The upper ocean silicon cycle of the subarctic Pacific during the EXPORTS field campaign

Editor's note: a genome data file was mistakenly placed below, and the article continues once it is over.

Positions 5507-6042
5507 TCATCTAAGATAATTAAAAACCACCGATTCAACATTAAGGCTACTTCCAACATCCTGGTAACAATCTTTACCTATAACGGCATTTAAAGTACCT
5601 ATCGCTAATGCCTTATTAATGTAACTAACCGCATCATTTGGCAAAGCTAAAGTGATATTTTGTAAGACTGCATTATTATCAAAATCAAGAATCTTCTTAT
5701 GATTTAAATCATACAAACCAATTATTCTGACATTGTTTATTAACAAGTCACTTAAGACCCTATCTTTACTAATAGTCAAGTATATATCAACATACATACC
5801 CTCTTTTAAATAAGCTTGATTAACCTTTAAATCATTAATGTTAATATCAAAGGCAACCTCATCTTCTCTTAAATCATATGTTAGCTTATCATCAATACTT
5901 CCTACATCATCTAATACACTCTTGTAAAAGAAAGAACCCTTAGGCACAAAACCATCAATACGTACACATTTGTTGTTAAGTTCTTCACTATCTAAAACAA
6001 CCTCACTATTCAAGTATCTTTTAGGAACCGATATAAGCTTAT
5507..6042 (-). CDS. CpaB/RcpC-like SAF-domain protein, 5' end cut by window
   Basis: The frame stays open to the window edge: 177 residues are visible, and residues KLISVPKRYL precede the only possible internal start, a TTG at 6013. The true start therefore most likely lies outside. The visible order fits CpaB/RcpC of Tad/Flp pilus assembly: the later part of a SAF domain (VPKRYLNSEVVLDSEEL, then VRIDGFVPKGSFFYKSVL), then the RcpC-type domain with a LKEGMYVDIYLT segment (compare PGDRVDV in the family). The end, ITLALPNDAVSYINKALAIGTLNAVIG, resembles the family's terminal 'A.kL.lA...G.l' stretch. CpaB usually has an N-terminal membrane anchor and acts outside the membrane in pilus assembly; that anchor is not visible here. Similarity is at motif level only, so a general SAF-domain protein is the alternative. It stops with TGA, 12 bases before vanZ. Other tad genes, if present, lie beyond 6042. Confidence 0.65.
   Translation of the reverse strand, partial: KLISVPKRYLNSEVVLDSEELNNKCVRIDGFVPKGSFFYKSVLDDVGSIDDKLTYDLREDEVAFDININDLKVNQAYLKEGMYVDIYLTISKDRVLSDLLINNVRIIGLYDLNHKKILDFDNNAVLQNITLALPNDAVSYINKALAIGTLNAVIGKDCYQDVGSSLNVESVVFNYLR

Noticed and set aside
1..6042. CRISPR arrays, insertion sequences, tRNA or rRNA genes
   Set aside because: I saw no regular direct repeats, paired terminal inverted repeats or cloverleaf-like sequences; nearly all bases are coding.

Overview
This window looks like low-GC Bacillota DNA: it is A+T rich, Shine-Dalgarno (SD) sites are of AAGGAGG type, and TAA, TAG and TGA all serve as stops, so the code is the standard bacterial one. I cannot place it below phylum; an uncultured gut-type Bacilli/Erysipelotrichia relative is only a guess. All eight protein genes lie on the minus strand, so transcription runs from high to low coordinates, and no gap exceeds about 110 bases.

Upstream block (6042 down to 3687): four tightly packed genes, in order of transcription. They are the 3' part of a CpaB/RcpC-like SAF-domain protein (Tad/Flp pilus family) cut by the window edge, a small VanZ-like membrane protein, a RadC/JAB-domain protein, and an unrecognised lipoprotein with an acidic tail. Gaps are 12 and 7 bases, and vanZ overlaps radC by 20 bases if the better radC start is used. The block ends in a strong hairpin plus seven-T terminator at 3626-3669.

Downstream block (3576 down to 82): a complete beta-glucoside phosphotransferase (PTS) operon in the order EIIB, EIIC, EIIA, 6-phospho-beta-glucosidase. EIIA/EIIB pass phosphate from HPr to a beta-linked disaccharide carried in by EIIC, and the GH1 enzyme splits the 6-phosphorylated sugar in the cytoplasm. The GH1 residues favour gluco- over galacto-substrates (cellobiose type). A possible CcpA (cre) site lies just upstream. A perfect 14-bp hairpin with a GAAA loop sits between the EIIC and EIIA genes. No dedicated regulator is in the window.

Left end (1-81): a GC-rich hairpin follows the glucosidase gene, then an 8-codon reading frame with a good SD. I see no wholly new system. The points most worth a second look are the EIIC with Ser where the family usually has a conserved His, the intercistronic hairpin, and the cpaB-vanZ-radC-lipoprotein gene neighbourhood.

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Diatoms are major contributors to marine primary productivity and carbon export due to their rapid growth in high-nutrient environments and their heavy silica ballast. Their contributions are highly modified in high-nutrient low-chlorophyll regions due to the decoupling of upper-ocean silicon and carbon cycling caused by low iron (Fe). The Si cycle and the role of diatoms in the biological carbon pump was examined at Ocean Station Papa (OSP) in the HNLC region of the northeastern subarctic Pacific during the NASA EXport Processes in the Ocean from RemoTe Sensing (EXPORTS) field study. Sampling occurred during the annual minimum in surface silicic acid (Si(OH)4) concentration. Biogenic silica (bSi) concentrations were low, being in the tens of nanomolar range, despite high Si(OH)4 concentrations of about 15 mM. On average, the >5.0-mm particle size fraction dominated Si dynamics, accounting for 65% of bSi stocks and 81% of Si uptake compared to the small fraction (0.6-5.0 mm). Limitation of Si uptake was detected in the small, but not the large, size fraction. Growth rate in small diatoms was limited by Fe, while their Si uptake was restricted by Si(OH)4 concentration, whereas larger diatoms were only growth-limited by Fe. About a third of bSi production was exported out of the upper 100 m.The contribution of diatoms to carbon export (9-13%) was about twice their contribution to primary productivity (3-7%). The combination of low bSi production, low diatom primary productivity and high bSi export efficiency at OSP was more similar to the dynamics in the subtropical gyres than to other high-nutrient low-chlorophyll regions.

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